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Maple Leaf Foods closes Brampton plant as more employees test positive for COVID-19



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Maple Leaf Foods closes Brampton plant as more employees test positive for COVID-19

Maple Leaf Foods announced Wednesday (April 8) that they’ve suspended operations at their Brampton poultry processing plant after more workers have tested positive for COVID-19.

On Tuesday, the company announced that two workers — one who worked at Hamilton’s Heritage Plant, and another who worked at the plant in Brampton — had tested positive for the virus. Since then, two others have been confirmed positive from the Brampton plant.

All three employees are at home recovering and self-isolating, according to the company.

“After consultation with the Canadian Food Inspection Agency (CFIA), which regulates and inspects our plants,” the company says in an update on their website, “We have decided to suspend operations temporarily at our Brampton Poultry plant beginning today, April 8, to allow us to conduct a thorough investigation and a deep clean of the plant.”

Hamilton’s Heritage plant continues to operate as usual.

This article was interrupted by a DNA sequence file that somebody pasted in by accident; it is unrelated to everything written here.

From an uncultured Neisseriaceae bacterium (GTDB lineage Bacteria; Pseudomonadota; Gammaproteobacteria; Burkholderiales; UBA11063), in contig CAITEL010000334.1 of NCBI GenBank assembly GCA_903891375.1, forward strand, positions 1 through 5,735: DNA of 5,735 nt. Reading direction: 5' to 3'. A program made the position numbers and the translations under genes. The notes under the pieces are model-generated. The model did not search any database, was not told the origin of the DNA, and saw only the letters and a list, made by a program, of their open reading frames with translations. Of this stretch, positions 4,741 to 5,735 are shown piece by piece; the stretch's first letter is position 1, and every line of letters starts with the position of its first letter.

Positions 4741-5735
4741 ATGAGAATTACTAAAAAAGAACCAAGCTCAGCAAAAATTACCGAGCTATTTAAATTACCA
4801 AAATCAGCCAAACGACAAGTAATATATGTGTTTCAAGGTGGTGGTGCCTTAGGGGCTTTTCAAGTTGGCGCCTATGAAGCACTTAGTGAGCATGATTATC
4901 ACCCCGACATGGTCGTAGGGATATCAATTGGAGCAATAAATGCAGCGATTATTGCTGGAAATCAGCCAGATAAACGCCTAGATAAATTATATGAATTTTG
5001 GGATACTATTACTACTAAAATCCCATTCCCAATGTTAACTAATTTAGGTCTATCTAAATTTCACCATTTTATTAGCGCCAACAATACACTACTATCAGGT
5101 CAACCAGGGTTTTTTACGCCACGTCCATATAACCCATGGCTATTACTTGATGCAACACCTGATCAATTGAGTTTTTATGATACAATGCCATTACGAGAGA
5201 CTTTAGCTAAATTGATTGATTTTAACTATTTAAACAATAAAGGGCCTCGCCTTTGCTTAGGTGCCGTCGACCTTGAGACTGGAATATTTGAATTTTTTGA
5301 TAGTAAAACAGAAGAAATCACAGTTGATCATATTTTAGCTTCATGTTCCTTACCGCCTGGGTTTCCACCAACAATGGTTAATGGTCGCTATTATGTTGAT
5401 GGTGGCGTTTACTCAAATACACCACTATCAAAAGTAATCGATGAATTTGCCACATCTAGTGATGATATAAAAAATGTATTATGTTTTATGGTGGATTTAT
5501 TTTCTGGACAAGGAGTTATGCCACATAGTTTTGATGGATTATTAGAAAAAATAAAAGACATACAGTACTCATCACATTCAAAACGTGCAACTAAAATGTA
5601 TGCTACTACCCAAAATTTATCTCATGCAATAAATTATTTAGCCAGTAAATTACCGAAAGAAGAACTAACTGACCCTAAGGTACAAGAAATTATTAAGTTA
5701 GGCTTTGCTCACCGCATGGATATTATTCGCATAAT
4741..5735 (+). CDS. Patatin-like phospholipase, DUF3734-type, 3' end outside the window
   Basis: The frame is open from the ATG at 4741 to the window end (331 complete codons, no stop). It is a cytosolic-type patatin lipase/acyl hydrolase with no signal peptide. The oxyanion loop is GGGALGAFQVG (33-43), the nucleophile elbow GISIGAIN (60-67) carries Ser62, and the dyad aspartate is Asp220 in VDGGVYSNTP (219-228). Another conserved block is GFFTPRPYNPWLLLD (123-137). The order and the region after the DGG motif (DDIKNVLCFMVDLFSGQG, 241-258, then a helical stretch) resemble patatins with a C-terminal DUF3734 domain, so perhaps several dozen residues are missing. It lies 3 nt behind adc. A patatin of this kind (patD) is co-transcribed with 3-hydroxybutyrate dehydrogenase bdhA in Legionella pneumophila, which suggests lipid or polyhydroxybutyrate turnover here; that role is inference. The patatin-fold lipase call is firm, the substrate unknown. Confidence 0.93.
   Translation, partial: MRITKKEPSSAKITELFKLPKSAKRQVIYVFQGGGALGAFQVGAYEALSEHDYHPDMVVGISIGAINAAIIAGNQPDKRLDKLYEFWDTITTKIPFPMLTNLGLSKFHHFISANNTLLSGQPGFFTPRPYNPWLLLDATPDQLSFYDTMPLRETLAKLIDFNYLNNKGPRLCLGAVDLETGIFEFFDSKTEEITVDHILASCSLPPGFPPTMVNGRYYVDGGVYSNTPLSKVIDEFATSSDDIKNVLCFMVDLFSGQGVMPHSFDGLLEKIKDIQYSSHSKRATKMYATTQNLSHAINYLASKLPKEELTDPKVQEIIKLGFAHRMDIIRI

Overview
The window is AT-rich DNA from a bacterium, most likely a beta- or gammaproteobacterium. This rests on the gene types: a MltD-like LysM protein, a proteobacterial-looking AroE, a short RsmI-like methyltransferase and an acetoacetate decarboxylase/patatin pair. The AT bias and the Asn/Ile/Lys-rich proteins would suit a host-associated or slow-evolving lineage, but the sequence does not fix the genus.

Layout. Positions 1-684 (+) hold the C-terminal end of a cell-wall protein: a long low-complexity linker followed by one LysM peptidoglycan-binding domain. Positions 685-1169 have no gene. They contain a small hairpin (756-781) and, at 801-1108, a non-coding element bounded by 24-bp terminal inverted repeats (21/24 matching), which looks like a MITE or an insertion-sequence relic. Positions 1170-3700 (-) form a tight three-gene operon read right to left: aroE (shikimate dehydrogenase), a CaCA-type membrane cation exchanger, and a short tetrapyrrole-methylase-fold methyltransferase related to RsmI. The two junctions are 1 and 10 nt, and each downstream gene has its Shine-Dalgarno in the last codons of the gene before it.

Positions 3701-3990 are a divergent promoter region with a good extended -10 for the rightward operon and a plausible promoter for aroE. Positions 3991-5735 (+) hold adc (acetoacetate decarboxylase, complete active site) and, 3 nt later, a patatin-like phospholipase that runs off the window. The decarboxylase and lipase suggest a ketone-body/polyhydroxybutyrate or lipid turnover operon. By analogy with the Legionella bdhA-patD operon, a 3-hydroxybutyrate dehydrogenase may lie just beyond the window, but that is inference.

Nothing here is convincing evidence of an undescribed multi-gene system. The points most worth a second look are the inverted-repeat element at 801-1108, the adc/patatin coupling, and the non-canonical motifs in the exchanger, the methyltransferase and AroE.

In a statement issued by Maple Leaf’s President and CEO, Michael McCain, he said that the member who tested positive from the Hamilton plant had not been at work for the two weeks leading up to the positive test result.

Since the positive diagnosis, the Heritage Plant has undergone a thorough sanitation, the company says.

“Our first priority is to keep our people safe so the decision was made to shut down the [Brampton] facility, pending a full risk assessment,” McCain said.

“We will not begin operating again until we are confident that it is safe to return to work.”

The company says they will continue to work with Public Health agencies and the CFIA and to ensure the safety of employees and production.

In addition to our normal, thorough daily sanitation in their plants and the use of standard Personal Protective Equipment (PPE), Maple Leaf says they are taking additional steps, including:

  • Increased, frequent sanitation of all common areas like breakrooms, washrooms, locker rooms and cafeterias
  • Careful social distancing through increased spacing on production lines where possible
  • Staggered breaks and shifts to prevent groups from forming
  • Conversion of offices to break rooms and the use of trailers to decrease the density of people during breaks
  • Phasing in of temperature screening of all front-line employees as we receive temperature scanners at all our sites

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